Avi Cohen, Director of Global Dental for Stratasys, agrees that additive manufacturing technology has great potential but as with any new technology 3D printing is in need of a more mature market. However, as the technology matures and the market expands, the next huge frontier for additive manufacturing will be delivering products from the machine that will be directly placed in the mouth. “What I see is a movement, a very serious movement to the end-user approach,” says Cohen.
Research and development dollars are being spent on developing materials and more advanced technologies that can deliver an end product with the strength and durability to withstand the extreme environment and forces inherent in the human mouth. “There is a great deal of work going on right now,” says Patrick Dunne, Director of Industrial Applications Development at 3D Systems. “In terms of end product crowns, my feeling is initial developments will be through the photopolymer composite route.”
And that route would move forward from 3D printed temporaries to more sophisticated end products, says Robin Carden, Vice President of Research and Development at Glidewell. “We have an entire wing of our Research and Development center devoted to additive manufacturing technology and are experimenting with a number of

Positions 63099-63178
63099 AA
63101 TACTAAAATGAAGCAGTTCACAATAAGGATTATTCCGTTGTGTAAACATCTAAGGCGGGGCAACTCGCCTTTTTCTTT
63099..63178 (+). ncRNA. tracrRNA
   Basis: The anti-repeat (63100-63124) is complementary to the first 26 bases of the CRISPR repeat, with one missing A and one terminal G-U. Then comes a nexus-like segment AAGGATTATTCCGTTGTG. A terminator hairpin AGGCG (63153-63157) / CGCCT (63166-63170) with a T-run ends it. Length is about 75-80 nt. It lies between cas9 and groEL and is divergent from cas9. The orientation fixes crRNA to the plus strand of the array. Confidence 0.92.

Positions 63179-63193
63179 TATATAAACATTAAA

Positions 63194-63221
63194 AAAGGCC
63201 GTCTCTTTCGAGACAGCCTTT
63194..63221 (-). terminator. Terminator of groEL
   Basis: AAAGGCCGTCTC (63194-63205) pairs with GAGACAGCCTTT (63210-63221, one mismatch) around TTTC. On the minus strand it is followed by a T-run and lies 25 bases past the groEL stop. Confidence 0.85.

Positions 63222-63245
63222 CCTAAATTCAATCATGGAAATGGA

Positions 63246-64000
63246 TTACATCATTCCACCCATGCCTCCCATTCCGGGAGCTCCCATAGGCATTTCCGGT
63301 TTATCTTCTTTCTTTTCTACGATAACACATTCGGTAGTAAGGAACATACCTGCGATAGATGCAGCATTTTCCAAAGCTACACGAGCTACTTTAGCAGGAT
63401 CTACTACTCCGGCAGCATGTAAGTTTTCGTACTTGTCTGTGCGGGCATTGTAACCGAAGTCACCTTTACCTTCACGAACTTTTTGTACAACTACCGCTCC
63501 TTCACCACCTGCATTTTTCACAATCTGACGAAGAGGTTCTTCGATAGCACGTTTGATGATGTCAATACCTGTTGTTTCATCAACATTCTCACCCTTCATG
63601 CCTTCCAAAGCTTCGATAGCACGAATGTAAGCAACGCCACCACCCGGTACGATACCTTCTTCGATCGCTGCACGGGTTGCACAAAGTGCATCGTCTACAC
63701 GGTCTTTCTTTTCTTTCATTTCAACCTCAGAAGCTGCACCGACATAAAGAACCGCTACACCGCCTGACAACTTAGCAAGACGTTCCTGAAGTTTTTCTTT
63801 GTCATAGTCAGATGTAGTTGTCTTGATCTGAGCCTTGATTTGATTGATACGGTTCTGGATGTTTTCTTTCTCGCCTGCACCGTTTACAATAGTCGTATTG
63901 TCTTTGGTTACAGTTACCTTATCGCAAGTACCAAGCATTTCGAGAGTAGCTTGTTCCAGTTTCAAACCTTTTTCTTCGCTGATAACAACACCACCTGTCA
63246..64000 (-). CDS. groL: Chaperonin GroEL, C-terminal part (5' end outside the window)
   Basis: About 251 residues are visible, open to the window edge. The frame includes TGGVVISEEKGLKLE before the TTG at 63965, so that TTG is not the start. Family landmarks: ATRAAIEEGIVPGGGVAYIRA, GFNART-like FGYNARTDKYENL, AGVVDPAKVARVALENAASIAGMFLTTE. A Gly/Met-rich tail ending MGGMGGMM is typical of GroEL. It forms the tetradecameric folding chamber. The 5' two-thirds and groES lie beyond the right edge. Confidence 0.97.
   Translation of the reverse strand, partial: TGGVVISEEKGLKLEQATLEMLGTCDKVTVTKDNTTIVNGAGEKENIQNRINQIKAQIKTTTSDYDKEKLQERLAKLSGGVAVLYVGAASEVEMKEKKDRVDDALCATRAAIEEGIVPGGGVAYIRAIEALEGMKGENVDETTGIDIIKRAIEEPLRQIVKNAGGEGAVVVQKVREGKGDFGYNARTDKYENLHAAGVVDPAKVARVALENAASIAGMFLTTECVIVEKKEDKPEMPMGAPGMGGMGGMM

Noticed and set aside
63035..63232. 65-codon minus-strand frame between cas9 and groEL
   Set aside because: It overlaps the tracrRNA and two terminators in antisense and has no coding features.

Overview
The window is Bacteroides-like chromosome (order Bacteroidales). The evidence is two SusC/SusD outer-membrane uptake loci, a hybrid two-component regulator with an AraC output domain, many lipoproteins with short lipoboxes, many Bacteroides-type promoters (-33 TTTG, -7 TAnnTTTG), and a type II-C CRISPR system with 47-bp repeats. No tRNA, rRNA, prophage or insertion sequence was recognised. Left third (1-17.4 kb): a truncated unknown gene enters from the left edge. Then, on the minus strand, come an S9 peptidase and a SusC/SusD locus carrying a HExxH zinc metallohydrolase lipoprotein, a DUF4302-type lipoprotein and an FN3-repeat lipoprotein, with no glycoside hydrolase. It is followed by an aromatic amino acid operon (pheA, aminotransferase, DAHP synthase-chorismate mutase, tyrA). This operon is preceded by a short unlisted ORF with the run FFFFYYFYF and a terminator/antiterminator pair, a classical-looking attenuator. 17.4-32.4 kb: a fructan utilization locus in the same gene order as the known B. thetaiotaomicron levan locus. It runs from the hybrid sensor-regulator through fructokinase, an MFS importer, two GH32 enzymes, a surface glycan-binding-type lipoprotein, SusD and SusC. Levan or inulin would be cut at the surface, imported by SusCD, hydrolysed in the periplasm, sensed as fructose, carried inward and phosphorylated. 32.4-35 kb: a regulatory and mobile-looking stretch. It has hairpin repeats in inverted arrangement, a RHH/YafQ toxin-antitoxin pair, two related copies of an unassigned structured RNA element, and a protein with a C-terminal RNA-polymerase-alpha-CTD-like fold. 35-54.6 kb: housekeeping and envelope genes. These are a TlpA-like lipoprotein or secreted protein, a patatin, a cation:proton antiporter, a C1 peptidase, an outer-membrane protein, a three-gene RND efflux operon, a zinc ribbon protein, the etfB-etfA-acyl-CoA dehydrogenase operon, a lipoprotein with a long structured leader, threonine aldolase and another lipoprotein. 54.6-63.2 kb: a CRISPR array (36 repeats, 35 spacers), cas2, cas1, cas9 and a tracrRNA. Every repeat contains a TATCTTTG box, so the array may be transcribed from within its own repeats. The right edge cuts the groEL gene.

Future Material Developments
So how far away is research and development from delivering a 3D manufactured full-contour crown? The hurdle will be developing materials that are not only strong enough to withstand a harsh oral environment, but also esthetic enough to meet the high standards of today’s patients. It may be several years until that balance is achieved and a viable material reaches the market. However, Carden believes initial developmental breakthroughs will be realized in the next year or so. “New developments are coming very rapidly.” However, most of these experts believe that 3D printed zirconia will not be one of those new material developments. “When you try to mix zirconia powder with materials that would convert it to a flowable form along with binders to solidify the material, roughly only 50% of the material’s total volume is zirconia, not to mention the challenge of burning out those binders which results in a massive amount of shrinkage,” says Dunne. “Firing also never quite eliminates the porosity of the material and the carbon contamination caused by the binders trapped in the matrix destroy its mechanical properties.” However, Snyder says the ability to print materials such as zirconia is dependent on the type of 3D printing technology used. “We have been successfully testing the printability of zirconia for some time now,” says Synder. “Our unique ability to print highly viscous materials is an advantage. In our test laboratory porosity it not an issue and we’ve been able to achieve strengths that compare to some milled products.”